Infrastructure as code (IaC) simplify the provision and configuration of the IT infrastructure at scale. Enterprises are increasingly adopting IaC. For example, Intercontinental Exchange, who owns exchanges for financial and commodity markets, and operates 12 regulated exchanges and marketplaces, maintains 75% of its 20,000 servers using IaC scripts [1]. As the size and complexity of the IaC projects increase, it is critical to maintain the code and design quality of IaC Scripts.

Infrastructure as Code Landscape

Logos

There are many tools that support IaC, for example, Puppet [2], Chef [3], Ansible [4], Pulumi [5], SaltStack [6], CFEngine [7], and Terraform [8]. The key programming models of IaC supported by these tools are declarative and imperative. For example, Puppet and Ansible are declarative, while Chef uses a mix of both approaches. The declarative approach enables specifying what the desired infrastructure design and configuration is, while the imperative focuses on how the infrastructure should be created and changed to meet the desired design and configuration.

What are Software Smells?

A software smell is any characteristic in the artifacts of the software that possibly indicates a deeper problem or quality issue. We can categorize software smells into different types such as architecture smells, design smells, implementation/code smells, and configuration smells [9]. The software smells can negatively impact software quality attributes such as maintainability, effort/cost, reliability, change proneness, testability, and performance.

Code Smells in Infrastructure as Code

Several studies [1, 10-11] have identified different types of smells in IaC scripts, particularly for Chef and Puppet. Sharma et, al. [10] identified 21 implementation and design smells for Puppet.

  • Missing default case - No default case in the switch statement
  • Incomplete Tasks - Tasks have TODO or FIXME statements
  • Complex Expression - Conditional expressions are difficult to be read and understood.
  • Duplicate Entity - Duplicate hash keys or duplicate parameters
  • Misplaced Attribute - Ordering of attributes does not follow the recommendations.
  • Improper Alignment - Use of TAB characters and inconsistent indentation 
  • Invalid Property Value - Values of properties or attributes are invalid with respect to the corresponding type definition
  • Deprecated Statement Usage - Use one or more the deprecated statements in the code
  • Improper Quote Usage - Single and double quotes are not used properly.
  • Long Statement - The length of a statement exceeds the recommended maximum length.
  • Incomplete Conditional - Conditional branches are complete
  • Unguarded Variable - A variable is not enclosed in braces when being interpolated in a string.

Rahman et, al. [1] identified seven common security smells in Puppet scripts.

  • Admin by default - The default user will be "admin" with full access privileges.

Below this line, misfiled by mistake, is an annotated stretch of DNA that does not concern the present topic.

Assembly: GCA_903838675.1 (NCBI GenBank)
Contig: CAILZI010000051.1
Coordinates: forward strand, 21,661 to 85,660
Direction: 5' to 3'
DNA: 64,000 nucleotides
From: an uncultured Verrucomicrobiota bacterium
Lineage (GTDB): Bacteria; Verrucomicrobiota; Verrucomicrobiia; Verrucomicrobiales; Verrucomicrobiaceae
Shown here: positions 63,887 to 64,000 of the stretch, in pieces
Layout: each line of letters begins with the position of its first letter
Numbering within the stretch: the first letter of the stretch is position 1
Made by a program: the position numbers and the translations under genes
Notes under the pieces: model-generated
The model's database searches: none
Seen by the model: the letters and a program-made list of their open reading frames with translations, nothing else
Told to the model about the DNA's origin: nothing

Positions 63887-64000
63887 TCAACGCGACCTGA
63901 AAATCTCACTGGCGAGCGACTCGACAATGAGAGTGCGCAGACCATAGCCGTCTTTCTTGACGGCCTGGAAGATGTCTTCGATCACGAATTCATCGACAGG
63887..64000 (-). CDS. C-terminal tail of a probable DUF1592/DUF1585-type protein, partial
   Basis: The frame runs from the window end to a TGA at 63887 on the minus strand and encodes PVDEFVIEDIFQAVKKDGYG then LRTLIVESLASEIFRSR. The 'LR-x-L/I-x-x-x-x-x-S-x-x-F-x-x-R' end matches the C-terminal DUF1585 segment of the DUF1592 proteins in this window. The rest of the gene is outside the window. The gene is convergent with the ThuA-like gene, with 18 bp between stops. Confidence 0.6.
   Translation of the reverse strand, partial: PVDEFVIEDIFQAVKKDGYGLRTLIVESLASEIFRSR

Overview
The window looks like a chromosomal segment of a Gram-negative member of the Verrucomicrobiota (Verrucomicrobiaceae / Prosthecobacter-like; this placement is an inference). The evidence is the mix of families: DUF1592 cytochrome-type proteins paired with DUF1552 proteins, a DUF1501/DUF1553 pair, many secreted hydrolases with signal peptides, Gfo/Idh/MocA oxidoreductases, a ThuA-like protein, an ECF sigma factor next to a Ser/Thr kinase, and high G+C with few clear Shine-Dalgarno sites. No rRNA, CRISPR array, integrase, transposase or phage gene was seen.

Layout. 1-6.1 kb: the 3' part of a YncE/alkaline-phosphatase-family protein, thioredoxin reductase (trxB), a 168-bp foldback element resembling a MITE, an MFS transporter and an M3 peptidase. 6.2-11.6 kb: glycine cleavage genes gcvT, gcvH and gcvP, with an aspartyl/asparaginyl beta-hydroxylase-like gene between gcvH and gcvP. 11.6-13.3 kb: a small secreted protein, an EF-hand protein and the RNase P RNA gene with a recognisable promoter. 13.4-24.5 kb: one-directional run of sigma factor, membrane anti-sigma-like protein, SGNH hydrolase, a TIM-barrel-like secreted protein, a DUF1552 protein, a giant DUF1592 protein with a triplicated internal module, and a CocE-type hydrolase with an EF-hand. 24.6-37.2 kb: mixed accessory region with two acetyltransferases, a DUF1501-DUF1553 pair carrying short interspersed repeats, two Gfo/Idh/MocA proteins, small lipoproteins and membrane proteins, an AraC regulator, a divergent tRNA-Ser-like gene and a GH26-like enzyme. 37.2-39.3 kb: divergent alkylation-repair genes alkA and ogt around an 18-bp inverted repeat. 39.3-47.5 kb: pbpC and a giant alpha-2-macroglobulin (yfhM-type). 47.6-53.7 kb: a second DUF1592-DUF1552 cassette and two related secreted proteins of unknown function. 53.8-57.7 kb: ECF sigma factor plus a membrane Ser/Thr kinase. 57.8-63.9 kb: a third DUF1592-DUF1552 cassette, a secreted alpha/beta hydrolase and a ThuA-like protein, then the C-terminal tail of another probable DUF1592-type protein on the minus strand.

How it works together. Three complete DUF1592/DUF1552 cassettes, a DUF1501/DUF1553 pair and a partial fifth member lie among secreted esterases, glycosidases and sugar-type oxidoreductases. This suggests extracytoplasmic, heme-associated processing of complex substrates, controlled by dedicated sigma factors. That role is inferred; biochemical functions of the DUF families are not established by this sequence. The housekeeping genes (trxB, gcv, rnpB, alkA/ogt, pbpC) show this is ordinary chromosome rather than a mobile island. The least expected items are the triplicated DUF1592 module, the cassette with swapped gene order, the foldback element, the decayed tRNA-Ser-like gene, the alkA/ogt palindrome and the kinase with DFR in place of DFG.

• Empty password - Use a string of length zero for a password
  • Hard-coded secret - Sensitive information such as username and passwords in IaC scripts
  • Invalid IP address binding - Use of the address 0.0.0.0 for a database server or a cloud service/instance
  • Suspicious comment - A comment states about the presence of defects
  • Use of HTTP without TLS - Using HTTP without the Transport Layer Security (TLS)
  • Use of weak cryptography algorithms - Use of known weak cryptography algorithms MD4 and SHA-1 for encryption purposes

IaC Smell Detection in SODALITE

SODALITE simplifies the use of heterogeneous IaC approaches in designing and runtime reconfiguration of the deployment models of cloud and HPC applications. The SODALITE approach is built on top of the TOSCA (Topology and Orchestration Specification for Cloud Applications) standard. A key task in SODALITE is to detect and correct defects (smells or anti-patterns) in IaC code scripts, TOSCA configuration files, deployment workflows, and infrastructure designs. The design support in SODALITE is grounded on ontology engineering and model-driven architecture. Thus, defect detection and correction also follows a semantic model-driven approach. In addition, we investigate the use of machine learning and NLP (natural language processing) techniques for detecting specific types of defects such as linguistic anti-patterns.

References

  1. Rahman, Akond, Chris Parnin, and Laurie Williams. "The seven sins: security smells in infrastructure as code scripts." Proceedings of the 41st International Conference on Software Engineering. IEEE Press, 2019.
  2. Puppet Documentation.https://puppet.com/docs
  3. Chef Documentation. https://docs.chef.io/
  4. Ansible Documentation: https://docs.ansible.com/
  5. Pulumi Documentation: https://www.pulumi.com/
  6. Saltstack Documentation: https://docs.saltstack.com/en/latest/
  7. CFEngine: https://cfengine.com/
  8. Terraform Documentation: https://www.terraform.io/docs/index.html
  9. Sharma, Tushar, and Diomidis Spinellis. "A survey on software smells." Journal of Systems and Software 138 (2018): 158-173.
  10. Tushar Sharma, Marios Fragkoulis, and Diomidis Spinellis. 2016. Does your configuration code smell?. In Proceedings of the 13th International Conference on Mining Software Repositories (MSR '16). ACM, New York, NY, USA, 189-200.
  11. Schwarz, Julian, Andreas Steffens, and Horst Lichter. "Code Smells in Infrastructure as Code." 2018 11th International Conference on the Quality of Information and Communications Technology (QUATIC). IEEE, 2018.